Sporting Life

Resilient Woods drives home a message: I'm far from finished

Calm down, people advise. It's only an 18-man exhibition event.

But still an English footballer tweets about him, and a member of the US Congress, a woman golfer, a university president, a Canadian sprinter and an actor best known for a drumming movie.

Golfers are the slowest men in spikes and yet the world was in a hurry to see one of them at work. The greatest swimmer ever was intrigued and the greatest clay-court player turned up to watch him at the Hero World Challenge. Sometimes the demographic of your audience speaks of your achievements.

All these people were fascinated by an almost has-been Tiger Woods, 41, which makes no sense except that many of them are fascinated by genius and he is one. Athletes, particularly, must love Woods' story because anyone who defies that *&^% called "time" is heroic in their book.

Take it easy, people suggest. He's held together by cheap glue.

Yeah, sure, his knees are as bad as Rafael Nadal's and his back is in worse shape than a furniture removalist's, and yet he was hitting drives with a ball speed of 286kmh, which had a 285-yard carry (third hole on Sunday), and was often flying further than Justin Thomas, who was eighth in driving distance on the USPGA Tour this year.

This old guy last played four rounds at an official event in August 2015, so far back that trump was still a mere verb. And yet he starts Sunday's front nine with three birdies and an eagle. Hell, it was just plain, ridiculous, brilliant showing off.

Comebacks always rivet us because the renewal of a damaged person is an essential part of the human story.

It was a Sunday that smelled of the old times but was truly a new day. He misses a birdie putt at the first hole and smiles. He goes over the green on the third and grins. This is more levity in a day than we used to see in a year. This is father Woods, with two kids in the gallery, who's just happy to be torquing his body into a non-wincing drive.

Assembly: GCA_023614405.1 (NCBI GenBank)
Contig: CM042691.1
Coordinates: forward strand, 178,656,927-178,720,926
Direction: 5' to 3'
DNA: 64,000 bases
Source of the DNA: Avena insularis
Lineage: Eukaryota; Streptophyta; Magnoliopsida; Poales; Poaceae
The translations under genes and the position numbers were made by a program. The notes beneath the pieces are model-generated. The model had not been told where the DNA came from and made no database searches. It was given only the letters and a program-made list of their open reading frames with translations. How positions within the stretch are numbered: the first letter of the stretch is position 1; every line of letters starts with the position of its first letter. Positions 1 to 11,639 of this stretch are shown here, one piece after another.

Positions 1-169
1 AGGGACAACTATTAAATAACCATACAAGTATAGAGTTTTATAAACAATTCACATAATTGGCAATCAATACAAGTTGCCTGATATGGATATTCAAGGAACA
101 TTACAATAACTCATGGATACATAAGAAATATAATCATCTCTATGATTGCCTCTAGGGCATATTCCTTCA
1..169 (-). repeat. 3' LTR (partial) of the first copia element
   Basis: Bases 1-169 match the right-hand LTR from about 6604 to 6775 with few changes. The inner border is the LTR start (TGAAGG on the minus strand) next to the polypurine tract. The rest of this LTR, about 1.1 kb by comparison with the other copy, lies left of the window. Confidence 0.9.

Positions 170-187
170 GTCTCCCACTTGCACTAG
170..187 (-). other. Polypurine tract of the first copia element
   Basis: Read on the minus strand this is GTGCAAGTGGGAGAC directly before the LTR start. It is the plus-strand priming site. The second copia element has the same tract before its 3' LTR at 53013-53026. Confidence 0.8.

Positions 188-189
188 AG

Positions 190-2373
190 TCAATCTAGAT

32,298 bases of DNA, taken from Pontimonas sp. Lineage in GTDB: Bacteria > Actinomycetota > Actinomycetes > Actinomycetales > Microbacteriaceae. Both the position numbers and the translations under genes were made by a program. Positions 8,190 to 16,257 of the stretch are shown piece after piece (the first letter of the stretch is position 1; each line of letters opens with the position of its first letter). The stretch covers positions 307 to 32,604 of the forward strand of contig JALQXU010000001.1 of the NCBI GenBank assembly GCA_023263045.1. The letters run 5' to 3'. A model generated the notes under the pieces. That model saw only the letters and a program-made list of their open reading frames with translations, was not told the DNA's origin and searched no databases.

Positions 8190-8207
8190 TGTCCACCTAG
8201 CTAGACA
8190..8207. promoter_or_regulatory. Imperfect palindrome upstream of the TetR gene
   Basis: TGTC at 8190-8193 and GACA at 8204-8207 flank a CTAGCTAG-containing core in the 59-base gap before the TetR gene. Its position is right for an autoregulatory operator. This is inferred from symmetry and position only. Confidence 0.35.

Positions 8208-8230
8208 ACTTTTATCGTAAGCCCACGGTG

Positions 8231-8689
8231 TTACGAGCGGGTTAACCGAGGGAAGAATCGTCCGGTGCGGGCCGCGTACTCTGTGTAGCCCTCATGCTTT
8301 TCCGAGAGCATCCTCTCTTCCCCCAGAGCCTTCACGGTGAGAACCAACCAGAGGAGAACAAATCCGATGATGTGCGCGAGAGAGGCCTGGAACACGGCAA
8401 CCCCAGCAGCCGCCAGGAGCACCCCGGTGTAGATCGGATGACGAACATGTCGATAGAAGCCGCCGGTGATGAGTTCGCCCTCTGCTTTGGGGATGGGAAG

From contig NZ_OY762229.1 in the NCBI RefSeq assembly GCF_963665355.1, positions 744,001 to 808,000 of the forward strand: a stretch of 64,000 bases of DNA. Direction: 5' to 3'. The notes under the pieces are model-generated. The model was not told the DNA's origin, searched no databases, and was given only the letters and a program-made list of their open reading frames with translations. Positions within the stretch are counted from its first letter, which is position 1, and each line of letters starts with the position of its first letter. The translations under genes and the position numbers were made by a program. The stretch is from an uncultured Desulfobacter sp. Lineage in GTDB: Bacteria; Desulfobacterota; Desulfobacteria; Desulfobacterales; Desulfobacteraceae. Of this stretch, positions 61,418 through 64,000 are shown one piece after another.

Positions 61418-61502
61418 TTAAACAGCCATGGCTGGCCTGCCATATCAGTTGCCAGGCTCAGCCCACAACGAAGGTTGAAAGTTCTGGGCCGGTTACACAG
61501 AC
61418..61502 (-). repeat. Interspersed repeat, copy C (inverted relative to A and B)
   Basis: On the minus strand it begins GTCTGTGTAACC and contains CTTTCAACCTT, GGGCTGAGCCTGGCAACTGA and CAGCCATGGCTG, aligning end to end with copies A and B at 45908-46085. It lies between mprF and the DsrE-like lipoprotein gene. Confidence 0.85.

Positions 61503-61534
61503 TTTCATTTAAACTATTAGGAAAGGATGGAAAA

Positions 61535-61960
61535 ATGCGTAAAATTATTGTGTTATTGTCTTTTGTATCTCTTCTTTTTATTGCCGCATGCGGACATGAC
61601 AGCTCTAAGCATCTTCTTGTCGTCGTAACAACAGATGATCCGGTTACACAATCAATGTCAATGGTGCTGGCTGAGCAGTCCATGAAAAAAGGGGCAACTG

Don't get excited, cynics claim. He's past his prime.

Of course he is but no need to guess who is enjoying this comeback the most. The other kids. The golfing ones. Ricky Fowler, Thomas, Jordan Spieth and Patrick Reed, who were, respectively, eight, three, three and six when Woods won his first Major in 1997. Now they're alongside him, competing against him, and it has to be a little bit like hanging out with Elvis.

Of course, what this comeback means - he finished tied-ninth at eight-under - depends on who you ask. The devout fan will tell you that the man from Jupiter Island played as if he was from Mars. The realist will tell you he was 10 shots behind the winner, Fowler. The upbeat supporter will state he finished ahead of the world No. 1 (Dustin Johnson) and two of the year's Major winners (Thomas, Brooks Koepka).

The critic will mock his wooden chipping and the sceptic will raise an eyebrow at his par-five scoring which was five under over 20 holes. The average watcher will be stunned that a wayward chap can drive so straight. On Sunday he missed a single fairway and hit one second shot so high into the blue sky that it seemed moon-bound.

Chill, folks say. We've seen this story before.

But it doesn't matter, comebacks always rivet us because the renewal of a damaged person is an essential part of the human story. We cheer the idea of revival because we are all familiar with the feeling of loss. But in Woods' complicated case this is not just a restoring of an athlete but a redeeming of a man.

If he had flailed and failed it would have been dispiriting, like an old tree finally felled. Instead he has done enough to tease us and keep us interested. This was no fairy tale but certainly the first, feel-good page of a story of unknown length and uncertain ending which we will stay with because we now need to know...

Will he be OK when these young men, with elastic bodies and comparatively unscarred minds, show him no mercy? Will he be thrilled just to be in a Tour clubhouse and somewhere on a leaderboard? Will his technique hold and his smile last when the wins don't come?

Will he play less and still expect to soar when the prizes are biggest? Will his nerve hold when cameras stare and a title is on the line and he has a three-foot putt left? Will his body mutiny and will he have to stop swinging so bloody hard?

Relax, people say.

But you can't. Because he can't. Tiger Woods is who he is because he doesn't know how to take it easy.

A version of this article appeared in the print edition of The Straits Times on December 05, 2017, with the headline 'Resilient Woods drives home a message: I'm far from finished'. Print Edition | Subscribe